Last month, a report by investment bank Morgan Stanley (MS) said the United Arab Emirates is delaying or canceling real-estate projects worth more than $260 billion. An earlier HSBC PLC (HBC) report said Dubai is delaying or canceling almost 60 projects worth $75 billion.

Amid growing uncertainty about whether they’ll see their money again, investors are organizing themselves to take on the emirate’s sometimes unscrupulous developers and convoluted real-estate regulations.

This week a group of more than 100 investors delivered a petition signed by more than 350 investors to Dubai developer Nakheel’s office urging the firm to reschedule payment plans for villas on Palm Jebel Ali because of delays.

This followed a petition to Emaar Properties (EMAAR.AI), the Middle East’s largest developer, requesting the cancellation of three of its projects.

Nakheel didn’t respond to questions from Zawya Dow Jones.

“There are certainly a number of investors who seem to have claims with merit. Others simply have been caught out by a falling market and insufficient contractual protection,” said Matthew Hooton, head of real estate in the Middle East for law firm Ashurst.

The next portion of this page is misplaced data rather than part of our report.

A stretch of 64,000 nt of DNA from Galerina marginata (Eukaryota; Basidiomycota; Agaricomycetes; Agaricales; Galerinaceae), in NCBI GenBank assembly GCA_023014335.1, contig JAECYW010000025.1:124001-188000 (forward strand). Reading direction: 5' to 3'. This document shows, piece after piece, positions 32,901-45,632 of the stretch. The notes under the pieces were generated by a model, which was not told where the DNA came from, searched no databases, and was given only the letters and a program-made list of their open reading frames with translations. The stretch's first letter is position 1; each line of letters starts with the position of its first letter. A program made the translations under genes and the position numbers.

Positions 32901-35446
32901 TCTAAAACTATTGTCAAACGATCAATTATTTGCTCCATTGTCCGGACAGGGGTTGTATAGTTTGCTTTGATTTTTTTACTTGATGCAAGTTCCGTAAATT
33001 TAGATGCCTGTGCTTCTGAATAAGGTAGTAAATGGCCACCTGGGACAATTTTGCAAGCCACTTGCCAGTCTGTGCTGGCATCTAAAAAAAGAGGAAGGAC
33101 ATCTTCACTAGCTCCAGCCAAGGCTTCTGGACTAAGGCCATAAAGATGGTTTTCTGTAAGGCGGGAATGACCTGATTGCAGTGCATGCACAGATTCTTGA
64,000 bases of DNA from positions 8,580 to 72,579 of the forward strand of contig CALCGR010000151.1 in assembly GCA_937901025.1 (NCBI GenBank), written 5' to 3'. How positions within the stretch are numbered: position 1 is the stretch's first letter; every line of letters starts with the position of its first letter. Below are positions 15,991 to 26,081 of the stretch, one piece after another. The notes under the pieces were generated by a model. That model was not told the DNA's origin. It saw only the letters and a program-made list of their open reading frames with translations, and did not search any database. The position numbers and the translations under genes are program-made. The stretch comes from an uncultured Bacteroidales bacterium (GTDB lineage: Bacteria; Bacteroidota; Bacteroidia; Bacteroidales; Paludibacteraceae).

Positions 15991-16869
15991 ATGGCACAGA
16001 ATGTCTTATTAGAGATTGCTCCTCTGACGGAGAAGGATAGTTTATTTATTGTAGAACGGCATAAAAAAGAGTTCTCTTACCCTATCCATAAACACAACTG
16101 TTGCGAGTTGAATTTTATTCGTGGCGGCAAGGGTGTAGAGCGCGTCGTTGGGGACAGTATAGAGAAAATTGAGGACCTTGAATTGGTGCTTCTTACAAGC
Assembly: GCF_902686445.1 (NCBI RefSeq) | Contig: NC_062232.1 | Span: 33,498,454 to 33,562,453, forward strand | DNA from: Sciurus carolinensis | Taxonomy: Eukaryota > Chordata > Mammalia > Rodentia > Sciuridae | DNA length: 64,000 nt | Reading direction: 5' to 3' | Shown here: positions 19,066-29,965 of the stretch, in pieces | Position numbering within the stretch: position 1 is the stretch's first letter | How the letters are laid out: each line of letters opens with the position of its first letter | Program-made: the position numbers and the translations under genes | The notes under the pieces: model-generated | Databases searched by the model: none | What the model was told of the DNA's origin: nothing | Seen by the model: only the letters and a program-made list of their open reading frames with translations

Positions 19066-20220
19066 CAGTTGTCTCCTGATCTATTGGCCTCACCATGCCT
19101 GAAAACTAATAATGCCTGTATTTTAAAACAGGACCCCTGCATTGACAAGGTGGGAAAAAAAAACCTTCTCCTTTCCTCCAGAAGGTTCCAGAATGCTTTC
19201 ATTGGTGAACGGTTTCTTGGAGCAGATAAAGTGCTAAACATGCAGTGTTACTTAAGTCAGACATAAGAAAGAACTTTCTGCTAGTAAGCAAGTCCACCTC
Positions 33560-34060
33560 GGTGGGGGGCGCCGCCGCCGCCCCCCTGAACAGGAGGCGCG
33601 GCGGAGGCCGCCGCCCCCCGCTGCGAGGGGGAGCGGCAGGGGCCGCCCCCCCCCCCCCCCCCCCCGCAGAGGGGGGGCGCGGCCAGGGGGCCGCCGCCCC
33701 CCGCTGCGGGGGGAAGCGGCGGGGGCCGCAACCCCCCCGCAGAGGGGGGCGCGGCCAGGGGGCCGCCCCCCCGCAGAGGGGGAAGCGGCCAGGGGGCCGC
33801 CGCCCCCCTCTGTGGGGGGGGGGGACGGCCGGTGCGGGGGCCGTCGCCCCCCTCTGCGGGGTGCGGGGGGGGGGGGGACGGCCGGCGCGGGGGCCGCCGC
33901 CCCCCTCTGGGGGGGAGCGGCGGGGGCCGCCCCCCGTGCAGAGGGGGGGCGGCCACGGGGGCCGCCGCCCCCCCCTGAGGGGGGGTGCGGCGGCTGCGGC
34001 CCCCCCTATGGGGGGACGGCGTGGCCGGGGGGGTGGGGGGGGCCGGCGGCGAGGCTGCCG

Posted in Dubai | Tagged: , , , , , | 1 Comment »

Dubai – The very special Hand Over Blues Made by DAMAC – Developer asks for extra 5 %

Posted by 7starsdubai on March 10, 2009

Dubai March 2009 Xpress4Me

Owners of the Lake View building at the Jumeirah Lake Towers by Damac Properties are up in arms after the developer asked them to pay an extra five per cent of their property value weeks before the final handover.

Owners of units in the Lake View building at the Jumeirah Lake Towers received a notice from Damac on February 9 stating that the floor space of their unit has been revised and that they have to pay between Dh30,000 and Dh55,000 extra on their final invoice, otherwise they will be charged a penalty or risk losing their property. The handover is this Sunday.

Ali Mohammad, owner of a two-bedroom unit, said Damac has turned down his request to have his apartment measured by a surveyor.

“They said I would have to pay the additional fees by the handover date. Only then would they reimburse me if any discrepancies were found with the measured size of the apartment,” said Mohammad.